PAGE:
DES MOINES — Governor Kim Reynolds is suggesting it was a tip that led state agents to investigate whether there was illegal gambling among male athletes at the University of Iowa and Iowa State University.
“They did their job. They received inquiries about an issue and they do what they do,” Reynolds said last week in her first public comments about the probe. “They responded to that and I think they were surprised at some of the results that they found.”
The state’s investigation of sports wagering led to misdemeanor charges against several student athletes at Iowa and Iowa State and the NCAA sanctions that followed have sidelined players. During a news conference in Des Moines Wednesday, Reynolds said no one in state government “checked in” with her about the investigation. “But I support wholeheartedly the department and the decisions that were made,” Reynolds said. “…They received some concerns. They looked into it, like they do with other issues, and I think they were surprised at some of the results that they actually uncovered.”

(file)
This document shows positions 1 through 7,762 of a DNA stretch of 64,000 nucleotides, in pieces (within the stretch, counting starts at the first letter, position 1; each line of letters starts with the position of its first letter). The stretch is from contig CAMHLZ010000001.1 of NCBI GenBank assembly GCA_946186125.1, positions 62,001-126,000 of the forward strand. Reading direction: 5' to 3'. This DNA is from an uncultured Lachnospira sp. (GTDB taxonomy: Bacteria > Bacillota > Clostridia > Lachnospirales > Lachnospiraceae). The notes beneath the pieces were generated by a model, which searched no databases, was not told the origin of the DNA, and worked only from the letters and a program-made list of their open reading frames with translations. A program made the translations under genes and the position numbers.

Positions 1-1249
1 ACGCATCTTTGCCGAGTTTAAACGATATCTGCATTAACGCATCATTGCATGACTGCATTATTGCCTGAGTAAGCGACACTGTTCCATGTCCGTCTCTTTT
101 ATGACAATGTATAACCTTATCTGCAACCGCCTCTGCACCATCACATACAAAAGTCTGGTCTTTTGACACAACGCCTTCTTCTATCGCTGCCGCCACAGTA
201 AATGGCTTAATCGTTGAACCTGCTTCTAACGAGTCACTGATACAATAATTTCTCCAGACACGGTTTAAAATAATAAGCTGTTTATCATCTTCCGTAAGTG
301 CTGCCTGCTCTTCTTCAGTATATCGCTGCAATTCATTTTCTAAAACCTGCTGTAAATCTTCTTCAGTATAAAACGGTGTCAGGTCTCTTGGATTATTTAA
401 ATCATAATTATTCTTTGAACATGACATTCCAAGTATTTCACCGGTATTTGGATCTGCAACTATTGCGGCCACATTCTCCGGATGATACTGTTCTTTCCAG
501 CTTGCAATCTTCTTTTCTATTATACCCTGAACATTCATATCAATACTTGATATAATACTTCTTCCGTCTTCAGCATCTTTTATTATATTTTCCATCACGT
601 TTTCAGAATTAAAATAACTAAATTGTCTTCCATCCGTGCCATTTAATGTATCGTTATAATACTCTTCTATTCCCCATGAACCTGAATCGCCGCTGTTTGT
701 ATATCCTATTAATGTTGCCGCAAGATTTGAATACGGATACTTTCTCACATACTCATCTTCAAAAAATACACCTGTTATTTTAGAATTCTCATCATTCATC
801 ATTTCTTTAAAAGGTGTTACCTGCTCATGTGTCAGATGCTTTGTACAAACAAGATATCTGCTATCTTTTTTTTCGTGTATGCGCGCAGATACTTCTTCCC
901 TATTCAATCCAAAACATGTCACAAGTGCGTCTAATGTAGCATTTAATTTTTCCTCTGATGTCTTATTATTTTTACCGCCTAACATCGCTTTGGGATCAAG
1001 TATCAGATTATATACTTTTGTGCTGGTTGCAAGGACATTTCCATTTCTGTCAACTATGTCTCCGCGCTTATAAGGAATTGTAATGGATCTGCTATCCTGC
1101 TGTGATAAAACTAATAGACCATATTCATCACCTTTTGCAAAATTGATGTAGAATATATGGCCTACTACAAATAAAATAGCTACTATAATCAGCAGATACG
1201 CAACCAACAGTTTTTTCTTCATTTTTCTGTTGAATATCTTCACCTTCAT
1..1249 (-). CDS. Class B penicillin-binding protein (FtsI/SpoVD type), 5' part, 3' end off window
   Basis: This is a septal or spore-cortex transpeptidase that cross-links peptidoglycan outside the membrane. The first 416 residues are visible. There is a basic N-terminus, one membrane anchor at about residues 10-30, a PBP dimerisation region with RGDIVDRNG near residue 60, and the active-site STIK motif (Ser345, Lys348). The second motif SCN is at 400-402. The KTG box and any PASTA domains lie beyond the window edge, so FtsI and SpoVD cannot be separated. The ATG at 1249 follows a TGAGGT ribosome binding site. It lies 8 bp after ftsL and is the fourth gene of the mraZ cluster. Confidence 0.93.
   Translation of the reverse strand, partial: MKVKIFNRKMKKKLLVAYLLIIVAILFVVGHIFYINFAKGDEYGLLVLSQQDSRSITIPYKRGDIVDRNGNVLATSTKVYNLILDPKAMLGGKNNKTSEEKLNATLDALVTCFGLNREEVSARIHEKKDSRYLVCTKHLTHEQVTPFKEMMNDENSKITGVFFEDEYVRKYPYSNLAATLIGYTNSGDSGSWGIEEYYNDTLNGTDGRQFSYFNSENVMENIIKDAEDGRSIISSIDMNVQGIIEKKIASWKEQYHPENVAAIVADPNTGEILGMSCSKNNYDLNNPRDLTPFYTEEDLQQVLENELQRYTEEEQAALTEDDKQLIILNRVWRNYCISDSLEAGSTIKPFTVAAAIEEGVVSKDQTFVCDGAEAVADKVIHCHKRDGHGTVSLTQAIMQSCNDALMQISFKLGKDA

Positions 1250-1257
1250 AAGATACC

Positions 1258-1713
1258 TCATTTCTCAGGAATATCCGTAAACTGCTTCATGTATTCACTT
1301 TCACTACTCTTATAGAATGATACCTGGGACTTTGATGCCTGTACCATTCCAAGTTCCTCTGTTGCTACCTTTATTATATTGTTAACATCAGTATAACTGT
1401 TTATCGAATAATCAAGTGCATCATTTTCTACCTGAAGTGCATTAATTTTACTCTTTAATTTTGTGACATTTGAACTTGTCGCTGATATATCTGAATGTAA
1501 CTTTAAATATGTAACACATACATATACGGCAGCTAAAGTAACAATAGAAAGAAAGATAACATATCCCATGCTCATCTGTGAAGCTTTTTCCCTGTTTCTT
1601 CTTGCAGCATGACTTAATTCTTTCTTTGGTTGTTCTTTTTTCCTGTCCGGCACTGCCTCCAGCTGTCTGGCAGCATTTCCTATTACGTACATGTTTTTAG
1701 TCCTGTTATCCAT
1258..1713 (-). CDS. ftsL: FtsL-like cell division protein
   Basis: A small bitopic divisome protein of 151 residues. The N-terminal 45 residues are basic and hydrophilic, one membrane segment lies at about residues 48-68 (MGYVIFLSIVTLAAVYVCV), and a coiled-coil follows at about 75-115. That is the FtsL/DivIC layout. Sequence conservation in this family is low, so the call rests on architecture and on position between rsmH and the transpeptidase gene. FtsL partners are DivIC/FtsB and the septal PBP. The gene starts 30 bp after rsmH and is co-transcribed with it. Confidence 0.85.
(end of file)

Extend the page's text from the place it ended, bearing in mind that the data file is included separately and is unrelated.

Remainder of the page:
On August 15, 2019, it became legal in Iowa to place bets on sporting events, although people originally had to go to one of the 19 state-licensed casinos to register. Since 2021, registration can be done online, but you still must be at least 21 to place sports bets. Reynolds calls the gambling by Iowa and Iowa State athletes that’s been revealed is “a wake up call.
“We just have to do better education, make sure that these kids understand the consequences of doing this. This is preventable,” Reynolds said. “…Just because it’s so available and it’s so easy, we might need to double down on our efforts to make sure they understand the consequences that are involved going forward.”
Under current NCAA rules, college athletes of any age cannot bet on any sport in which the NCAA hosts a championship.